Federer’s first time reaching the No. 1 spot in the ATP rankings was in 2 February 2004 when, in full dominance, he stayed for a full 237 weeks, until 17 August 2008. His total number of weeks as number 1 adds up to 302, making him the player with the most weeks as No. 1 ATP. He also is the tennis player with the most consecutive weeks as No. 1: 237.

Federer’s records don’t stop here: he won 17 Grand Slam tournament singles titles, is the only player to have reached every Grand Slam final for at least five times, reached Wimbledon Finals for an astounding number of 10 times, managed to achieve a career Grand Slam (he’s one of the 7 to have done it so far, 4 in the Open Era), he is also sharing two Open Era records for the most titles won at Wimbledon, 7 titles, – shared with Pete Sampras and at the US Open, 5 titles, – shared with Jimmy Connors and Pete Sampras.

Federer has won 17 out of the 66 Grand Slam Tournaments he played in: 2003 Wimbledon, 2004 Australian Open, 2004 Wimbledon, 2004 US Open, 2005 Wimbledon, 2005 US Open, 2006 Australian Open, 2006 Wimbledon, 2006 US Open, 2007 Australian Open, 2007 Wimbledon, 2007 US Open, 2008 US Open, 2009 French Open, 2009 Wimbledon, 2010 Australian Open and 2012 Wimbledon.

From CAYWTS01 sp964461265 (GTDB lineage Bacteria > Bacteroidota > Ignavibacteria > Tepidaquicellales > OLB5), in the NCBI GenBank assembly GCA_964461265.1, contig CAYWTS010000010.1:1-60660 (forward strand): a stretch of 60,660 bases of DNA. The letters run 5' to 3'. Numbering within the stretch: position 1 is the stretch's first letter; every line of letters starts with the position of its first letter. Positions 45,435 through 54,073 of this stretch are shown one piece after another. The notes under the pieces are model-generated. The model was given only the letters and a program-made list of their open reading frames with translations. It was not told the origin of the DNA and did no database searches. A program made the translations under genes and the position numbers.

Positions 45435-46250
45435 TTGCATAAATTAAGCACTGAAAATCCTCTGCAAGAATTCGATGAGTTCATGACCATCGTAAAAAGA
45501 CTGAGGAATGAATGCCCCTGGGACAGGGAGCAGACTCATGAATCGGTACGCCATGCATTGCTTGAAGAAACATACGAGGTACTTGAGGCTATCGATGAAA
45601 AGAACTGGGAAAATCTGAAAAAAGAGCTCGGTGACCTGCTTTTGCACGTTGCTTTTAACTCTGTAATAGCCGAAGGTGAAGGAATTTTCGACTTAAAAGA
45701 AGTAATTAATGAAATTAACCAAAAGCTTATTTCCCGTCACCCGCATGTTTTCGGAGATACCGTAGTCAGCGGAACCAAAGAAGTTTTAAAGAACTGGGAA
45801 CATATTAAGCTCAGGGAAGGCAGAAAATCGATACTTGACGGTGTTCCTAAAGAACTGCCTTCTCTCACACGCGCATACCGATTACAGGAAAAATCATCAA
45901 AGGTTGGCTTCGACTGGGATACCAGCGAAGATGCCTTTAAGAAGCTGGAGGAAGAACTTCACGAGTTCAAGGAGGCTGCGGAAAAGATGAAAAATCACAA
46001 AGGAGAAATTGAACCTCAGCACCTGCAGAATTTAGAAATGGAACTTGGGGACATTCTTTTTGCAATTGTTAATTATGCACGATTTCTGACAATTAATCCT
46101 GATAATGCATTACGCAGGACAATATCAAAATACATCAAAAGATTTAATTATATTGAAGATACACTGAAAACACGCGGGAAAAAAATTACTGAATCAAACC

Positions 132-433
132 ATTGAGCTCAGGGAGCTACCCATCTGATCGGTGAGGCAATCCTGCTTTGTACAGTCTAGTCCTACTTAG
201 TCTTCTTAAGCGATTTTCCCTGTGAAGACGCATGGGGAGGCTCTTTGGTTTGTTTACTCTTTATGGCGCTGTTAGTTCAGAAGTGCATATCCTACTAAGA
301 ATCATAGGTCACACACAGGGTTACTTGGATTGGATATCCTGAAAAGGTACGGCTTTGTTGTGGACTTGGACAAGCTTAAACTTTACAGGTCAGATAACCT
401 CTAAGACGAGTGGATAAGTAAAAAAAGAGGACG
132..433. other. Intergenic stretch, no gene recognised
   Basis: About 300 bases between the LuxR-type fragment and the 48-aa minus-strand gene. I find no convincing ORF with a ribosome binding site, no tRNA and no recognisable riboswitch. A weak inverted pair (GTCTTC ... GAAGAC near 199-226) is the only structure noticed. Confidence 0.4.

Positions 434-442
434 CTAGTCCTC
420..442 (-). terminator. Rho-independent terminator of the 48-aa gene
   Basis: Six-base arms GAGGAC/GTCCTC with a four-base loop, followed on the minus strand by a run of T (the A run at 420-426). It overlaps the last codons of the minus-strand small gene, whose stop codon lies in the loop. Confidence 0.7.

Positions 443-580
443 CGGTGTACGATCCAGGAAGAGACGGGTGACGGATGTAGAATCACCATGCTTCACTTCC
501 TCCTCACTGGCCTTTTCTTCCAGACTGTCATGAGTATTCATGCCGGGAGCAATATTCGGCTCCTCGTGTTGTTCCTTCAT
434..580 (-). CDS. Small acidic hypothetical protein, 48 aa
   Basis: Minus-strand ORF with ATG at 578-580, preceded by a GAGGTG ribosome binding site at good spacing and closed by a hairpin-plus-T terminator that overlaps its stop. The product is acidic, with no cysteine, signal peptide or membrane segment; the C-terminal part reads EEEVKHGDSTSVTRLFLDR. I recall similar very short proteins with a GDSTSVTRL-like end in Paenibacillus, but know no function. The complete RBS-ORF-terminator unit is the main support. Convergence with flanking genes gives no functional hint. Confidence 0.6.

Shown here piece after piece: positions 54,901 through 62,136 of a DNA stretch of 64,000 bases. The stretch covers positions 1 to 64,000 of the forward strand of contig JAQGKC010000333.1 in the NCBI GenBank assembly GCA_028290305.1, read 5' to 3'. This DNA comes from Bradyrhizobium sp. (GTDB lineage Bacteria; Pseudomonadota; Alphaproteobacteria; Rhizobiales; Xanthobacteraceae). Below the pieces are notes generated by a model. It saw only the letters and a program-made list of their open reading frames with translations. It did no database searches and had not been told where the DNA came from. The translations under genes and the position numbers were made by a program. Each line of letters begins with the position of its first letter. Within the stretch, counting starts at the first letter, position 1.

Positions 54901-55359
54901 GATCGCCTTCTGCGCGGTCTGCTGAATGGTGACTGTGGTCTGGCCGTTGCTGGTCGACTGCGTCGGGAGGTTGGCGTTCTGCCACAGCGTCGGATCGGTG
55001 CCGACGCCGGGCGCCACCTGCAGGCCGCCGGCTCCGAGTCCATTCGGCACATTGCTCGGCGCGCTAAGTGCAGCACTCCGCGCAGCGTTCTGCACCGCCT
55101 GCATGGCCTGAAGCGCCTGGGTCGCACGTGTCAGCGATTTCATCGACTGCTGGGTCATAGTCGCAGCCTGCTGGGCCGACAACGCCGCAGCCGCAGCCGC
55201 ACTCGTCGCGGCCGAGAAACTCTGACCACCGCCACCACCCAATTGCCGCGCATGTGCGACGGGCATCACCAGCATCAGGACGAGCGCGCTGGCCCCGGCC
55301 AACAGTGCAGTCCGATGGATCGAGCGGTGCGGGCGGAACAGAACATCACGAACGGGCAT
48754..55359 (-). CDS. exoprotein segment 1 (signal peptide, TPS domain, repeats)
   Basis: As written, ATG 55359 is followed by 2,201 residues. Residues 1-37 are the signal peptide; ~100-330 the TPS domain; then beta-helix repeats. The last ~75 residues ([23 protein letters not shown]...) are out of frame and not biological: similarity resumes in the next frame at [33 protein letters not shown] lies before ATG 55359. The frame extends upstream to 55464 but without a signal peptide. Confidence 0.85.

Federer also got to the finals in another 9 Grand Slam tournaments, but ended up as runner-up: 2006 French Open, 2007 French Open, 2008 French Open, 2008 Wimbledon, 2009 Australian Open, 2009 US Open, 2011 French Open, 2014 Wimbledon, 2015 Wimbledon and 2015 US Open.

Federer reached a total of 38 semifinals at Major events overall, and out of these 38 he played in 23 consecutive Grand Slam Tournaments: from the Wimbledon 2004 until the 2010 Australian Open. And out of these 23 Semi Finals reaches, he advanced to the finals in 21, winning 14 of them.

Federer, throughout his career, has reached all 4 Major Finals in the same year 3 times: in 2006, 2007 and 2009.

According to Jimmy Connors, our number 5 in the list: “In an era of specialists, you’re either a clay court specialist, a grass court specialist, or a hard court specialist… or you’re Roger Federer.”.

Earlier this year, Federer managed to climb up another level, reaching his 1,000 win (against Milos Raonic in the finals of the Brisbane International). He joined alongside Jimmy Connors and Ivan Lendl as the only three men to ever achieve this in the Open Era.

There are still great things to expect from Federer, nothing is impossible for him!